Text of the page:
It will be a significant turning point for better marine resource management under the Department of National Parks, Wildlife and Plant Conservation – with cooperation from all stakeholders, said Thon Thamrongnawasawat, adviser to the project.
Phang Nga National Park attracts the second-largest number of visitors each year among marine national parks in Thailand, after Hat Noppharat Thara-Mu Ko Phi Phi National Park in Krabi province. It is estimated that an average of 1.3 million tourists visit the marine national park every year with 95% of them foreigners, compared to 80% of the 1.7 million visitors to Hat Noppharat Thara-Mu Ko Phi Phi National Park.
“We see potential growth in the number of tourists to Phang Nga National Park, which can be seen in both positive and negative aspects depending on whether there are proper plans to manage the tourism sites properly,” Mr Thon said.
He explained that what is outstanding about Phang Nga National Park is that locals benefit from the tourism industry directly. It is estimated that 2,500 residents living around the seven local administrative organisations near the national park earn money from tourism, which includes 1,600 people living in the Koh Panyee fisheries community that hosts both restaurants and fisheries businesses for around 4,000 tourists who visit the park each day. It also includes 400 locals who take tourists on kayak trips to caves, and who make around B500 a day.
Locals agree with the model as they hope a better management plan will create sustainable tourism development for their community. Some of the income collected by the department will be shared with the local administrative organisations under the model, said Mr Thon.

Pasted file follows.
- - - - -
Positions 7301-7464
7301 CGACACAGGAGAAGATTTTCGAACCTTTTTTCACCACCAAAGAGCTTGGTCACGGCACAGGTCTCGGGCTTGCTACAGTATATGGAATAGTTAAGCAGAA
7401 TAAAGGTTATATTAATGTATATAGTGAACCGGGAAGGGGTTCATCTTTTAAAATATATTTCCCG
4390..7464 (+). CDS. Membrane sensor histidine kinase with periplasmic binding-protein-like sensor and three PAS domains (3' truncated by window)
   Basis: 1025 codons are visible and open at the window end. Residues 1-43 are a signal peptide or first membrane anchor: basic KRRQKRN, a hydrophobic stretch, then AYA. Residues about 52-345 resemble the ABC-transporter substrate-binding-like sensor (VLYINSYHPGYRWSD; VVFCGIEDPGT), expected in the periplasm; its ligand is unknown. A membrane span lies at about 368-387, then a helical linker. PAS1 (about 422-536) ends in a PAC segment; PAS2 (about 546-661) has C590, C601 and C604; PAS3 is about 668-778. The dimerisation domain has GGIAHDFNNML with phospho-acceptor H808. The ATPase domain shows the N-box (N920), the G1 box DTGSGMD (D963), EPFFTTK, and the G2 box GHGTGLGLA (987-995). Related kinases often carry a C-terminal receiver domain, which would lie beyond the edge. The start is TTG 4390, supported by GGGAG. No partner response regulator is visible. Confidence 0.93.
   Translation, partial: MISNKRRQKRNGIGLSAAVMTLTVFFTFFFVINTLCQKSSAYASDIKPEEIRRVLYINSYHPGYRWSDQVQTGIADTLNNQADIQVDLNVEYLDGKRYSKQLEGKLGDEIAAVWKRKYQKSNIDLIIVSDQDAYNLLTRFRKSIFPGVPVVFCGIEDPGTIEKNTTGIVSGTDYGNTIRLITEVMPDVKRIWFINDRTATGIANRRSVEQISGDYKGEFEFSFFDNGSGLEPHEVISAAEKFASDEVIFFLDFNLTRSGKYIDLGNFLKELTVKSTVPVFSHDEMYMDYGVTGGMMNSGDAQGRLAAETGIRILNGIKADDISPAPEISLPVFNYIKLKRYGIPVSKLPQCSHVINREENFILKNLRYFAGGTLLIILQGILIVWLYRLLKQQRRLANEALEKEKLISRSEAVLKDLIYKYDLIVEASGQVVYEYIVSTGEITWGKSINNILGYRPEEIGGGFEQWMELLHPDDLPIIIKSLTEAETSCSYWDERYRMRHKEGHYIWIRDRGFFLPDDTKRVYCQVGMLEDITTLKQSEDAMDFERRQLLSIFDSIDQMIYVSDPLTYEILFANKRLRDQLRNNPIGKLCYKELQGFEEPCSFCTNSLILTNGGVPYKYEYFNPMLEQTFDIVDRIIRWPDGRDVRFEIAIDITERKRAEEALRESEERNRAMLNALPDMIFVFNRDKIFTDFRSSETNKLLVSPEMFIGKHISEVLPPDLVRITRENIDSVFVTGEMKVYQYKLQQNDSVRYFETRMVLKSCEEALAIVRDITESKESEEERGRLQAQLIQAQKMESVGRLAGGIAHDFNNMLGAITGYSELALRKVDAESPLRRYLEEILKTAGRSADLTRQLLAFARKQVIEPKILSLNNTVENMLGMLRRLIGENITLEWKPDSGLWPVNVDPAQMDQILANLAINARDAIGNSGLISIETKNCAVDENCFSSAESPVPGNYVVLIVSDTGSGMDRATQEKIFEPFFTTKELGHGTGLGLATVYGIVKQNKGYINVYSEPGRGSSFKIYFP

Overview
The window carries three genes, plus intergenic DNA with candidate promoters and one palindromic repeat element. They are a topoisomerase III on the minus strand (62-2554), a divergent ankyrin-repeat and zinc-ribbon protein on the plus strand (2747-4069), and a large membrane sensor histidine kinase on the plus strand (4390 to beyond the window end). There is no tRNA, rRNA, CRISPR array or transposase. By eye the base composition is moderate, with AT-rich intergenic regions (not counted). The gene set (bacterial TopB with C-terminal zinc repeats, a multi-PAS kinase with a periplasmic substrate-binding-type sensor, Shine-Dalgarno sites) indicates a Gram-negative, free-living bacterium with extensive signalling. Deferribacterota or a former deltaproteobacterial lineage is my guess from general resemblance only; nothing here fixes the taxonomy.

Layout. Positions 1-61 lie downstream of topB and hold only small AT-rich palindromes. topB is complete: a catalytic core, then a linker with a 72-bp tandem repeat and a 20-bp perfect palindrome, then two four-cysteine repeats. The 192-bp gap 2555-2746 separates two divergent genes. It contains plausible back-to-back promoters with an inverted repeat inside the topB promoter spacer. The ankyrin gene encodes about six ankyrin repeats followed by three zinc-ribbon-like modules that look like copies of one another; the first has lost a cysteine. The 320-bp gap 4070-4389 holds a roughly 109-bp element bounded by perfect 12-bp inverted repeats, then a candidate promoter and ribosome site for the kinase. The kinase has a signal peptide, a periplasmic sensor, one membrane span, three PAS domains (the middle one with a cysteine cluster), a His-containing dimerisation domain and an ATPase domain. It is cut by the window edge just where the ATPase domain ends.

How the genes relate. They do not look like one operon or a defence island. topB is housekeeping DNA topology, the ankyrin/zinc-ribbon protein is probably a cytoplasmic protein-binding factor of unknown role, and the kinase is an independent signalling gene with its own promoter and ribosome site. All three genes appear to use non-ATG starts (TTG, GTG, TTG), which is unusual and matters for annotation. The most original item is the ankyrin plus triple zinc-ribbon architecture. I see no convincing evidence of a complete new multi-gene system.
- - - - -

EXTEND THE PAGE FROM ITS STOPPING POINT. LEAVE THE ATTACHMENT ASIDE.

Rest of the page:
The plan will increase safety measures for tourists, improve waste management and the conservation and preservation of the marine ecological system, encourage good owner house practices to welcome tourists and conduct nature classes for children, he said.
Mr Thon, a marine conservationist, said he has asked for cooperation from bioplastic producers across the country to donate one million bioplastic bags to business operators in Koh Panyee and Khao Ping Kan Island to be used in shopping centres inside the national park, replacing plastic bags. There is a pile of garbage floating in the Andaman Sea and it is a big challenge the country must deal with, while plastic bags also threaten marine life that die when they ingest them, he said.
Nattapol Rattanaphan, director of Marine and Coastal Management Division, said the public’s awareness of marine conservation and preservation, together with increasing the department’s income from the marine national park entrance fee, has contributed to better management of resources.
“We have more money in our hands. We can do many things that we couldn’t do in the past due to limited budget. You will see new standards for marine national park management shortly,” he said.
The highest recorded income from marine national park entrance fees was in 2016 during the era of Sarayuth Tanthien, former chief of Hat Noppharat Thara-Mu Ko Phi Phi National Park, when B561 million was collected, compared with B84.94mn in 2015. His success set a new standard for graft-free fee collection in the world class national park.
Last year, the department earned B1.98 billion from park fees from more than 16.68mn tourists, compared with B896.8mn in 2015 from 12.98mn tourists.
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